Is HOA Living For You? 5 Things To Consider

Is HOA Living for you?: 5 Things to consider

Ah, the age-old question: is HOA community living pricey paradise, too strict, or just right and worth every penny? How does it affect property prices? Weighing up HOA living is a big decision - after all, an HOA community can come with plenty of perks, but it also has its fair share of drawbacks. So, if you're considering making the move, here are five key factors to consider.

1. The HOA Commandments: Thou Shalt Not Paint Thy House Neon Green

Let's dive straight into one of the most common questions regarding the liveability of HOA communities - the rules. Even if you've never lived in an HOA community before, it's probably still not lost on you that the rules are no joke. Depending on the community, restrictions regarding everything from the color you can paint your house to the height of your grass could be in the mix—and don't even think about putting up a trampoline without getting the HOA green light first. 

That said, it's not all bad. The rules are in place for a reason, helping to maintain property values and keep the neighborhood looking its best. And hey, if you're someone who appreciates a well-manicured lawn, and tidy curb appeal, and for you, sticking to rules is a walk in the park, an HOA community might fit you like a glove.

2. The Fees: Is Living in an HOA Worth the Price Tag?

Okay, let's talk about the elephant in the room: the price tag of HOA living. Yes, living in an HOA community comes with fees (usually monthly or quarterly) that go towards things like common area maintenance, covering amenities, building repairs, and security (someone has to pay for those reassuring badge entry systems); nevertheless, these fees all add up, so you must make sure you're financially comfortable with them (as well as accepting of them in general) before you make the move.

On the plus side, HOA fees usually cover things like lawn care, trash pickup, and snow removal, making life a whole lot easier if you've been used to doing those things yourself. Plus, depending on the community, the fees may also cover for high-brow amenities, such as a pool, clubhouse, or gym, all major selling points worth the extra cost to many.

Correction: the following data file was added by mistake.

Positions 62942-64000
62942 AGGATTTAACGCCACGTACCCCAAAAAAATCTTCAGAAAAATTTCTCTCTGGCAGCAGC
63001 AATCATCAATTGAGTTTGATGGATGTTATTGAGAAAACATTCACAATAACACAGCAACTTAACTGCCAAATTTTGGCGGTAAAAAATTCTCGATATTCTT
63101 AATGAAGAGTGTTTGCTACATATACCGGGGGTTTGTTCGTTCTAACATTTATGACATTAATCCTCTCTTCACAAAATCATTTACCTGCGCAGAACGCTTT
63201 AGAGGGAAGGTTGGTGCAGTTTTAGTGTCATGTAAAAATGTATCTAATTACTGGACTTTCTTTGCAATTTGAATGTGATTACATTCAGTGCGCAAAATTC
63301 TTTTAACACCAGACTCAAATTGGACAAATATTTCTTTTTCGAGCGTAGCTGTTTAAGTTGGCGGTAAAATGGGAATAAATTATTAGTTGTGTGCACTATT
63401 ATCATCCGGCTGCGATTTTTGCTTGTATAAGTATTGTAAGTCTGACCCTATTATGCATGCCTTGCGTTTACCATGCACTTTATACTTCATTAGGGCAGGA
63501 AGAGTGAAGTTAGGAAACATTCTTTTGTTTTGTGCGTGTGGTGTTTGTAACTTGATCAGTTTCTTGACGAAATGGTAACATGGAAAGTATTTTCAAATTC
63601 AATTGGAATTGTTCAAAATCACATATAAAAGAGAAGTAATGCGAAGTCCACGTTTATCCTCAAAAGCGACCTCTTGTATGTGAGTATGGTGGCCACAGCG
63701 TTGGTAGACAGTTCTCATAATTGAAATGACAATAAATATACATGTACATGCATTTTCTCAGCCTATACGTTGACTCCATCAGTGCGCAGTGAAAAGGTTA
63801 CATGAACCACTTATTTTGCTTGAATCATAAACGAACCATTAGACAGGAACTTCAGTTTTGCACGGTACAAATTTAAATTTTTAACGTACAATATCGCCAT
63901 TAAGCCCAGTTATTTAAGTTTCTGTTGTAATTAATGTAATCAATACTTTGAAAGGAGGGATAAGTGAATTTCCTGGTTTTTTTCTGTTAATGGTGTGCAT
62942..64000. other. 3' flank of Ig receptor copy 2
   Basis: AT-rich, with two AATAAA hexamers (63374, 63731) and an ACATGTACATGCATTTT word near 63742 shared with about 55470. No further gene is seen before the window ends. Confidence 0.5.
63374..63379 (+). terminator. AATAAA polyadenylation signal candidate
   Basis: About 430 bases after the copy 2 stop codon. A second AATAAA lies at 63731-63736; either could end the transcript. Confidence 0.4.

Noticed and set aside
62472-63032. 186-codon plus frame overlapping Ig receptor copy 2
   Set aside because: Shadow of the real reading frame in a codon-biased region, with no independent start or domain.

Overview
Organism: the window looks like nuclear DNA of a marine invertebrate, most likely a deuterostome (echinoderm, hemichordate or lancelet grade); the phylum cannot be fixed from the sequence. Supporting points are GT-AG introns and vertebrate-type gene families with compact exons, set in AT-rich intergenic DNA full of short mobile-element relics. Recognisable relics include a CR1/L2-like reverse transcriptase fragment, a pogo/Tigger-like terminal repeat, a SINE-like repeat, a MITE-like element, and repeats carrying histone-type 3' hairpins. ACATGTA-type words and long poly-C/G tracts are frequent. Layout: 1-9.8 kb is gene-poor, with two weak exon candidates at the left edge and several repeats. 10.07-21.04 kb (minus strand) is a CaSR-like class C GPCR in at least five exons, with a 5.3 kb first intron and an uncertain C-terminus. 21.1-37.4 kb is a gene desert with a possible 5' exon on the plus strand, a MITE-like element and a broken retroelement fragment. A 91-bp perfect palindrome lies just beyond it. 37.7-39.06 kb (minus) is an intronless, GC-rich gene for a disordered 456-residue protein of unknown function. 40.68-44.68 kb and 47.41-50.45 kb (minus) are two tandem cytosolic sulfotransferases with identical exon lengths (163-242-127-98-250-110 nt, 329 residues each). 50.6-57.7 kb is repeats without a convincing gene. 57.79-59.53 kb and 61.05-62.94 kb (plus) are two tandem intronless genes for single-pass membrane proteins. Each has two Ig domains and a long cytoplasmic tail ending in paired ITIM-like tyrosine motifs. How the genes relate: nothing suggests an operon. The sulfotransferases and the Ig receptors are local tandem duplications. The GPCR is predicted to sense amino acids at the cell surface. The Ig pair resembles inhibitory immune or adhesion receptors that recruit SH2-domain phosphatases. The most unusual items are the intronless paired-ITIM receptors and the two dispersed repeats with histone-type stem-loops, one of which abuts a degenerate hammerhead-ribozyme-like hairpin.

3. From Potlucks to Petitions: HOA Community Living

One of the biggest advantages of HOA living is the sense of community it provides. If you're someone who finds value in getting to know your neighbors and participating in local events, an HOA community can really enrich your lifestyle in a positive way. Many communities organize events like block parties, book clubs, and seasonal festivities.

Still, on the flip side, if you're someone who values your privacy (especially when at home) and will cross a road to avoid small talk, an HOA community might drive you a bit mad. It's also worth mentioning that some communities can be quite strict about noise levels, so if you like to blast some tunes or socialize late into the night, you might find that HOA communities aren't your friend.

4. The HOA Effect: How Community Living Can Boost (or Bust) Your Home's Value

The resale value of a property should always be somewhat of a consideration when you invest in a home, so it's a good idea to understand how the HOA aspect of a property may affect this. In general, homes in HOA communities tend to achieve higher resale values than those in non-HOA communities; HOAs help maintain the community's quality standards and keep it looking nice, which can be a major selling point for potential buyers.

However, it's important to note that this isn't always the case. Sometimes, HOA fees are just too darn high, or the rules are over-the-top (bonkers), and this can actually hurt resale values. Plus, if you're creative and like to make major changes to your home - such as adding an extension or painting the exterior or front door a bold color - you might find that the rules put a damper on your vision and even impact your ability to maximize your investment returns.

5. Board Games: Navigating HOA Management

Last but by no means least, let's talk about the management of the HOA itself. This is a big one, as the ethos and quality of the management can actually make or break the experience of community living. If the management is responsive, helpful, and fair, the experience can be a positive one; turn this on its head and consider rigid, stuffy, unapproachable management, and you can see how residents could quickly find themselves feeling frustrated, powerless, and frankly, stuck.

So, before you make your move, put your investigator's hat on; chat with current residents and find out how they feel about the current management, and check out the online reviews to sniff out any red flags. Also, if possible, attend an HOA meeting to get a firsthand feel for how the management operates.

To Each Their Own

Moving into an HOA community is fantastic for some, and a poor fit for others; it all just depends on personal preferences and priorities. If you're someone who values a well-manicured community, enjoys socializing with neighbors, and doesn't mind coughing up the fees, an HOA community could have your name all over it. Conversely, if you're someone who values privacy, creativity, and flexibility, it might not be for you.

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